The cause would need to have more power than the “bang” itself. In other words, a small amount of gun powder can’t cause a larger explosion than the energy stored in the powder itself. A nail can’t be driven harder than the force which was behind the swing of the hammer that drove the nail.
You come to these conclusions naturally, and through deductive reasoning, every day. If you go to a junk yard and look at the cars there, you’ll see some are destroyed while others have smaller dents. You come to conclusions on the force that caused the damage you see, based on the size of the damage, right? So, if the universe started at one focal point (the Big Bang) and exploded into a universe, can you imagine the power behind that “bang”? It’s beyond our full comprehension so what we tend to do is think that if we can’t understand it, it’s not possible. We may not understand the “how” but we can deduce the best explanation, using logic and reasoning, for what we see before us. It could also be, that we just don’t know everything and that we’re not the smarty-pants we think we are. Scientists and Philosophers make new discoveries every day. Why would we assume that at this moment, we know all there is to know?
So, if everything that’s created had a cause, and there was nothing before the universe, what caused the thing that created the universe? Who or what created the first creation? The only explanation is that there must be an uncaused, first cause.
If we don’t have an uncaused, first cause, we end up in an infinite regress of causes, never reaching the cause that started time itself. If we want to insist that time is infinite, then we must be satisfied with time and space having never been created or having had no beginning. This viewpoint creates more problems than it solves and is not a logical conclusion. It’s a question, when left unanswered, leaves the entirety of existence in limbo and your feet planted firmly in mid-air.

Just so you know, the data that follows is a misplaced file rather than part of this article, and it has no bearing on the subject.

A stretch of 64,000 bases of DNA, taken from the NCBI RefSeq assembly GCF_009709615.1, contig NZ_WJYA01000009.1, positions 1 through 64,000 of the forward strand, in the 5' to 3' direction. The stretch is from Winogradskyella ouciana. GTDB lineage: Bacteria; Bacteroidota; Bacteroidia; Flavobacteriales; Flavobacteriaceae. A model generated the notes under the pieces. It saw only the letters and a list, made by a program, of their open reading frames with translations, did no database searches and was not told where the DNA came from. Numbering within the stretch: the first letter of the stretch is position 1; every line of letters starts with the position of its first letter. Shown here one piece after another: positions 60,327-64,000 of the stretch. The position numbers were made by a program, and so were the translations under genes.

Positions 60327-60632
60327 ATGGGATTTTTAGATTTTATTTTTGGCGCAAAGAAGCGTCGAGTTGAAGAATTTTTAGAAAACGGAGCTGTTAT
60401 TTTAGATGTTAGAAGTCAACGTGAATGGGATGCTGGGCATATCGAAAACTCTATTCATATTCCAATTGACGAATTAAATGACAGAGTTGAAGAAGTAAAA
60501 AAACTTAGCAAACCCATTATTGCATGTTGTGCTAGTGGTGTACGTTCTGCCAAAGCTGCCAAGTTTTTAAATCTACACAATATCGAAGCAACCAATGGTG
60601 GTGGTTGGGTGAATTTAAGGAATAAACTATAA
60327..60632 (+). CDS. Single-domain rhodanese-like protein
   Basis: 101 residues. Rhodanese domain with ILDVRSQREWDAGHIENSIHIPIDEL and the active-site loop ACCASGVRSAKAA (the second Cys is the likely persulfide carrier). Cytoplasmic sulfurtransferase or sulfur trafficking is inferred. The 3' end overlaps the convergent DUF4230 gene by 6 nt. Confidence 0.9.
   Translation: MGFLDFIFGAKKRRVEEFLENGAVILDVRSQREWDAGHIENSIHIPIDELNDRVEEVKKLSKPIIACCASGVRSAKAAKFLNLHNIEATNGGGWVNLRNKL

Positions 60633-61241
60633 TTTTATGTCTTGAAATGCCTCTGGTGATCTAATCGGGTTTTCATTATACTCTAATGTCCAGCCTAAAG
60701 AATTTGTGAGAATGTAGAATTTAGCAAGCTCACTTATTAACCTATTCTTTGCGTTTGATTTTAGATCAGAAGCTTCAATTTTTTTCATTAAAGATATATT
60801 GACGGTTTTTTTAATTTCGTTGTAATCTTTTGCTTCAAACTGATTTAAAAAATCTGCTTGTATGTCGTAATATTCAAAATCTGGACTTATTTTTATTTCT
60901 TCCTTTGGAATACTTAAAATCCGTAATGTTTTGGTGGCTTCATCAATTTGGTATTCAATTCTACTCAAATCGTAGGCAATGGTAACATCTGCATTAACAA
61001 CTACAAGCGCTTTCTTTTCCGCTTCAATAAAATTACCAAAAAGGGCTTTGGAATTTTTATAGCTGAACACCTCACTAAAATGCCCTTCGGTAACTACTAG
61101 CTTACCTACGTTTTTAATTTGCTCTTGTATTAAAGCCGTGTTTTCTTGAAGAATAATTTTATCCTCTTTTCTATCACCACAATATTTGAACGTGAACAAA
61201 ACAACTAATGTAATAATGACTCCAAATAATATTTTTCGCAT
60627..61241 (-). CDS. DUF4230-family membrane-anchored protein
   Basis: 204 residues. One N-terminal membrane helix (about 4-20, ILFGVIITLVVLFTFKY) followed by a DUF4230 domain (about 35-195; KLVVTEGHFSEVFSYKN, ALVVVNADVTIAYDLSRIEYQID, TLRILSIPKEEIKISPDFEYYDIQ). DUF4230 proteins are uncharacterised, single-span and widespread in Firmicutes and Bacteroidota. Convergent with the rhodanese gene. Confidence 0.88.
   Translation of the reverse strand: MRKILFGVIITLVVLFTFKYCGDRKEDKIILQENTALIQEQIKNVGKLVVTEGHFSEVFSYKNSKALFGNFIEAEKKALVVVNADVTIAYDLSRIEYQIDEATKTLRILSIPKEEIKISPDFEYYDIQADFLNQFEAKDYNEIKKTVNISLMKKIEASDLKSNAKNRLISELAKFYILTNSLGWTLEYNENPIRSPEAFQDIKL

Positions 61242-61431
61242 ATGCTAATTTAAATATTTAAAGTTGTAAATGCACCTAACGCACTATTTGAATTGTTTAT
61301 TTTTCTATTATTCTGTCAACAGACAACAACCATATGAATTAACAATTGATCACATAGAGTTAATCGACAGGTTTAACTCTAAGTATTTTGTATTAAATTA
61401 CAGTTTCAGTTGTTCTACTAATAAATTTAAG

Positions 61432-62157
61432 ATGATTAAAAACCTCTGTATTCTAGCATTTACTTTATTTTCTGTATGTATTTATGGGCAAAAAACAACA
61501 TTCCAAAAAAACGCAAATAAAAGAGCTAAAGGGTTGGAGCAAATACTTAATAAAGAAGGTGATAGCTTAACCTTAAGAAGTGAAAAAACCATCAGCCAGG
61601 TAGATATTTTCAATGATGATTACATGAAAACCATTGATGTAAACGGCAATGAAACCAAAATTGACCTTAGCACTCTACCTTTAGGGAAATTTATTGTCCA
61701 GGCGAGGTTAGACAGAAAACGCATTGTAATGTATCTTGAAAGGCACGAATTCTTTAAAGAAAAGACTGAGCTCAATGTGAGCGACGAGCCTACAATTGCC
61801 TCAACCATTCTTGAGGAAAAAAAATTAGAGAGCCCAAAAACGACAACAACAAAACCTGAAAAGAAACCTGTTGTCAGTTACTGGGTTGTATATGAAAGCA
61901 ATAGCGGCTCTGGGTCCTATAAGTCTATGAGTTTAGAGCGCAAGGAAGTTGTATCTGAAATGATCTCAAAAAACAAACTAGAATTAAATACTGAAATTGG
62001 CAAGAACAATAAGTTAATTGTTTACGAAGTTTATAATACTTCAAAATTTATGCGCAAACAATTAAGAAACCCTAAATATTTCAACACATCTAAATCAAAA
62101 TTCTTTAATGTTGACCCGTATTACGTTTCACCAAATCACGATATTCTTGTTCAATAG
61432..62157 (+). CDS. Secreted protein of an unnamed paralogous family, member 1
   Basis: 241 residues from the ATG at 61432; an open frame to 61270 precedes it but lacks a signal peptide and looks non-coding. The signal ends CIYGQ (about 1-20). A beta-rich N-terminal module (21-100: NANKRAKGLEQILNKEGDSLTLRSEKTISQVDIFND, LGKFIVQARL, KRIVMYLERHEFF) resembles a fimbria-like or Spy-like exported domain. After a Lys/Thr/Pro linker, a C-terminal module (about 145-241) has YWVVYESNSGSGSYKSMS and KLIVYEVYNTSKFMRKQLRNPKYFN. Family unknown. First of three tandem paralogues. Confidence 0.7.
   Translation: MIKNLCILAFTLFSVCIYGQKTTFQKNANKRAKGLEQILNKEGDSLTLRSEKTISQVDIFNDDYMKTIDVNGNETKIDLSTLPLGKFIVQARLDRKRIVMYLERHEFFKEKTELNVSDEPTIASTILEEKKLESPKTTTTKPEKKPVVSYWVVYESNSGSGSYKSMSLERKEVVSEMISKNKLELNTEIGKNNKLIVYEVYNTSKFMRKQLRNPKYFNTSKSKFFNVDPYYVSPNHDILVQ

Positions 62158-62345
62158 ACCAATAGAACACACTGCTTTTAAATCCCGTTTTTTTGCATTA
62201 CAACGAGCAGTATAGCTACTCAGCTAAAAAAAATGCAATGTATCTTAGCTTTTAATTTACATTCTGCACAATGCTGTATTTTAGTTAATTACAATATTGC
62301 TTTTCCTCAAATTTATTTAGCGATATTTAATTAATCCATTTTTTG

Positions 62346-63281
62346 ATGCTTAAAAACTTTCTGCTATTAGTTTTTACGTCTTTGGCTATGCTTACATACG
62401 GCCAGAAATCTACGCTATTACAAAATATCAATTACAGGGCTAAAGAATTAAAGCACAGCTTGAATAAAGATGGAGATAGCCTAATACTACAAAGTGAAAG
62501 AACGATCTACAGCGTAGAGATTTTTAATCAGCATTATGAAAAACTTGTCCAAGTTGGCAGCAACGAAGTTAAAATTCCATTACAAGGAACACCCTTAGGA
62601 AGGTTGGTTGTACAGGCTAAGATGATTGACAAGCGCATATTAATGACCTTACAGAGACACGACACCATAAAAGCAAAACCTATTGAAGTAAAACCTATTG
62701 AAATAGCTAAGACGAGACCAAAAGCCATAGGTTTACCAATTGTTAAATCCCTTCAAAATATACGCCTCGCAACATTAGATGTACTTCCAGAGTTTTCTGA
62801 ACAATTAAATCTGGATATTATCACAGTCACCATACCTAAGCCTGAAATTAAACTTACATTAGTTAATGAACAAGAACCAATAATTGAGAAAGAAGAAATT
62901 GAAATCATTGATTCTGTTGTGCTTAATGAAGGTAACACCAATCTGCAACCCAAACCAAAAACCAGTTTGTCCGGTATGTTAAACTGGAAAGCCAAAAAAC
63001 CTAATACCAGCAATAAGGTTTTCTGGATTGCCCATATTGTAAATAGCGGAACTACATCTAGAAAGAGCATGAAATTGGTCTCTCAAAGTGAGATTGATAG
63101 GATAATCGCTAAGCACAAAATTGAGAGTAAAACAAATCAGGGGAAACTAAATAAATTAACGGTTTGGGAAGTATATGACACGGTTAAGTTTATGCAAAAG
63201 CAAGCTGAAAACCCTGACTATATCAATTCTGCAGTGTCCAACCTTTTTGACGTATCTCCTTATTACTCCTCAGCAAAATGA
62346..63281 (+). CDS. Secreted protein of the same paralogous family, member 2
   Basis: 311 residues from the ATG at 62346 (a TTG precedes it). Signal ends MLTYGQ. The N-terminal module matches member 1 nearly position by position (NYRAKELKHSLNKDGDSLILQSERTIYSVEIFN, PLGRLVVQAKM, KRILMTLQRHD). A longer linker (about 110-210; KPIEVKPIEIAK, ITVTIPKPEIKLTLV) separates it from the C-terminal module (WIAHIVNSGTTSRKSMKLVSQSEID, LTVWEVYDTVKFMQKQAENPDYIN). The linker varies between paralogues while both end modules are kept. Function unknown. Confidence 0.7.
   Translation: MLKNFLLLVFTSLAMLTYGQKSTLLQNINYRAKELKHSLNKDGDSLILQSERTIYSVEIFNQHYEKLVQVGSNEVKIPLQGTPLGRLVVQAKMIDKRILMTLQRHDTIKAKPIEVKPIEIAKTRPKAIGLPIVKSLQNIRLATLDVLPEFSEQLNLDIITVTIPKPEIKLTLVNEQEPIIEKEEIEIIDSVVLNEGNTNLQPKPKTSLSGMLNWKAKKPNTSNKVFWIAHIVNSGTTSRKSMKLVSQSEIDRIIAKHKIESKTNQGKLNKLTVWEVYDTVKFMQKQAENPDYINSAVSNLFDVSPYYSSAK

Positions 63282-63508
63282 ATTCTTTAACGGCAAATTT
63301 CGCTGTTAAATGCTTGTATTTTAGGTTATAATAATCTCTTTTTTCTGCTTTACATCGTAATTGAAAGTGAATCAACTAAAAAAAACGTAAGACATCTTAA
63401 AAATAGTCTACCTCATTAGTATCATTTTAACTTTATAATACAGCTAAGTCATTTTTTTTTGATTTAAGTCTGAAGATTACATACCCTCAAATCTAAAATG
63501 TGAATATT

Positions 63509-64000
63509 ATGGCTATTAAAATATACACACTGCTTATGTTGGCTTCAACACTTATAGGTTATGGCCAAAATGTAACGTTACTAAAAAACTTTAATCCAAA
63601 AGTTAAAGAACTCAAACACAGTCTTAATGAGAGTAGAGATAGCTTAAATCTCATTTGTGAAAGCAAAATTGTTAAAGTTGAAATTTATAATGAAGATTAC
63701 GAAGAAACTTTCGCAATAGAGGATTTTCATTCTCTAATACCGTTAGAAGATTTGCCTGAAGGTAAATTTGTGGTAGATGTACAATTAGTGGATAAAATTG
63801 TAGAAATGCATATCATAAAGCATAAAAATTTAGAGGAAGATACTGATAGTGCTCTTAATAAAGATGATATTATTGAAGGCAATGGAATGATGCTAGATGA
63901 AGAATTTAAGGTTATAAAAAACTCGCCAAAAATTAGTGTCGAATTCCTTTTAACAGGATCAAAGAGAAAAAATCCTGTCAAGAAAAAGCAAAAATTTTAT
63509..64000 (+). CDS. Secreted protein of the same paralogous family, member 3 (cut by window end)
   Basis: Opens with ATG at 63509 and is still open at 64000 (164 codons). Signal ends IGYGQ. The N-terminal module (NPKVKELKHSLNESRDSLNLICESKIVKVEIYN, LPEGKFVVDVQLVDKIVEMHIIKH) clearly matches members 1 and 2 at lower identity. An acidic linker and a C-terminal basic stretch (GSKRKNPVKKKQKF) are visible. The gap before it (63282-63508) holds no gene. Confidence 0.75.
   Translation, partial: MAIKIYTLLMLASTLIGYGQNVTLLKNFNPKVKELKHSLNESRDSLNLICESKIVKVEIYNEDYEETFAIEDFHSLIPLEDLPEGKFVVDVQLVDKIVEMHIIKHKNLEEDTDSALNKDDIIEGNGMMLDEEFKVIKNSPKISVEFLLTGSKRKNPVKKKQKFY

When the universe was created, or started, or began, so did time. Time began with the Big-Bang. So, that means that something outside of time and space had to have created what was to become, time and space. This strongly suggests that there is an existence outside of time and space and that’s commonly referred to as, “eternity.”
This is not a new argument and certainly not an original thought on my part. I’m just trying to find a different way to say it. Among philosophers this is a common subject to debate and discuss. Something simply can’t come from nothing. As Aristotle famously said; “Nothing is that which rocks think about.”
This is a very deeply debated subject and there’s plenty of books out there discussing this in great detail. Philosophers have been thinking about this since the beginning of time. Please don’t assume that I think I have all the answers; I don’t. I’m merely suggesting a way to tie all that we know together to make the case for life after death.
To be temporal would dictate a beginning and an end. Time and space could not always have been here since our universe is dying. Physics has made that clear to us. Things are winding down, things deteriorate, cars rust. Things don’t renew themselves and the universe is expanding and dying. We are in time that had a beginning and will end as so shall all of us.
If we believe we will live forever, our lives today become so much more meaningful. What you do today will not be gone tomorrow but, will make you who you will be in eternity. Living for eternity brings deeper purpose, and meaning, into your life.